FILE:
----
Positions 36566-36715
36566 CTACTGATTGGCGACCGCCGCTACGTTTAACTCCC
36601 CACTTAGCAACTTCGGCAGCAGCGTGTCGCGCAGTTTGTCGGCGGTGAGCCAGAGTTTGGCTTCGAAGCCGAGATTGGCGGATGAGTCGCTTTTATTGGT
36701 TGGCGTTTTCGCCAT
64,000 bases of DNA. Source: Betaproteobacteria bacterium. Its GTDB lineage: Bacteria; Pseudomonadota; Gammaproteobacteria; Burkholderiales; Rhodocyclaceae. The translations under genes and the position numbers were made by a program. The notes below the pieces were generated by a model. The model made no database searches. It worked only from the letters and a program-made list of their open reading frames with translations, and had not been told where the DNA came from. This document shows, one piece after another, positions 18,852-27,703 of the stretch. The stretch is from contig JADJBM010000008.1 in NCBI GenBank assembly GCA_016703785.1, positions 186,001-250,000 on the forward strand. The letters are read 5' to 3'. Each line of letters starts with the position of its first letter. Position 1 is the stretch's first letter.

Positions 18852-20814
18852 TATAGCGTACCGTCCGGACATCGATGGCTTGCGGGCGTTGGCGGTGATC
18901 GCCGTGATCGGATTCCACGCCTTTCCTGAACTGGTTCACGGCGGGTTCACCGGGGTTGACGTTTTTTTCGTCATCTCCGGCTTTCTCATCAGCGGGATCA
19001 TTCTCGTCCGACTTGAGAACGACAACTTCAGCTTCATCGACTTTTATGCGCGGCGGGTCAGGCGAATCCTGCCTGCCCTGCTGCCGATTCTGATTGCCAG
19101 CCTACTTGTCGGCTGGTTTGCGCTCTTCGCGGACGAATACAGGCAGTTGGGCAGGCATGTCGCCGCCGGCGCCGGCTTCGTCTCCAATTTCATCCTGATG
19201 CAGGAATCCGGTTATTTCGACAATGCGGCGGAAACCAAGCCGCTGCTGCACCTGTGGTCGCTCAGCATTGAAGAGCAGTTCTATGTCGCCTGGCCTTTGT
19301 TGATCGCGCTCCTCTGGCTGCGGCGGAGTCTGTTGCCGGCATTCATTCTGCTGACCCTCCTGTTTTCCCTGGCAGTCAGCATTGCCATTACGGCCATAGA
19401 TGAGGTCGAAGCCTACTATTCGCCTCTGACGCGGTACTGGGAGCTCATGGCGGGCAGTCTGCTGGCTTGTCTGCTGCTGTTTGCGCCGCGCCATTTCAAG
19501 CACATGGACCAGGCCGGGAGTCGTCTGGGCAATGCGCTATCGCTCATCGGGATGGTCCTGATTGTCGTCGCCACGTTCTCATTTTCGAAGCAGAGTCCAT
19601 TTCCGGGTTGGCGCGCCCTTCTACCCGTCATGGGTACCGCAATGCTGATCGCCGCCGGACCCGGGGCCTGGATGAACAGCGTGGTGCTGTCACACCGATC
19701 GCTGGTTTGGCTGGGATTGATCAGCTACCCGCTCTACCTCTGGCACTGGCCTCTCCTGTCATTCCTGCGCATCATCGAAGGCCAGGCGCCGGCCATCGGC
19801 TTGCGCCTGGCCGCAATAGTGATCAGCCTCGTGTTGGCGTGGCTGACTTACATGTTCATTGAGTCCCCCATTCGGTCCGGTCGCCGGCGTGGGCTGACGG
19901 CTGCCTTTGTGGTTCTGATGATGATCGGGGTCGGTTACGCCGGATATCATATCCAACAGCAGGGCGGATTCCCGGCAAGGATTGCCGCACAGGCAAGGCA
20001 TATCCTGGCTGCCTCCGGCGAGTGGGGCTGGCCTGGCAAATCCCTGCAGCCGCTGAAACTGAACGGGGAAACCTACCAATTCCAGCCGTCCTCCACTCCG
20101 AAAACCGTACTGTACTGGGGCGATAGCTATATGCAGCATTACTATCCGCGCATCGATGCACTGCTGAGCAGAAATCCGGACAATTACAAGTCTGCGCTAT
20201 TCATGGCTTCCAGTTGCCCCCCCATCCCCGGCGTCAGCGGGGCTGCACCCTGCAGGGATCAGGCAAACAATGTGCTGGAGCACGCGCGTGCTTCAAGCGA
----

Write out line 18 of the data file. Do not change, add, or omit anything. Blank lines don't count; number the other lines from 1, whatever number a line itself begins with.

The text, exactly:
19901 CTGCCTTTGTGGTTCTGATGATGATCGGGGTCGGTTACGCCGGATATCATATCCAACAGCAGGGCGGATTCCCGGCAAGGATTGCCGCACAGGCAAGGCA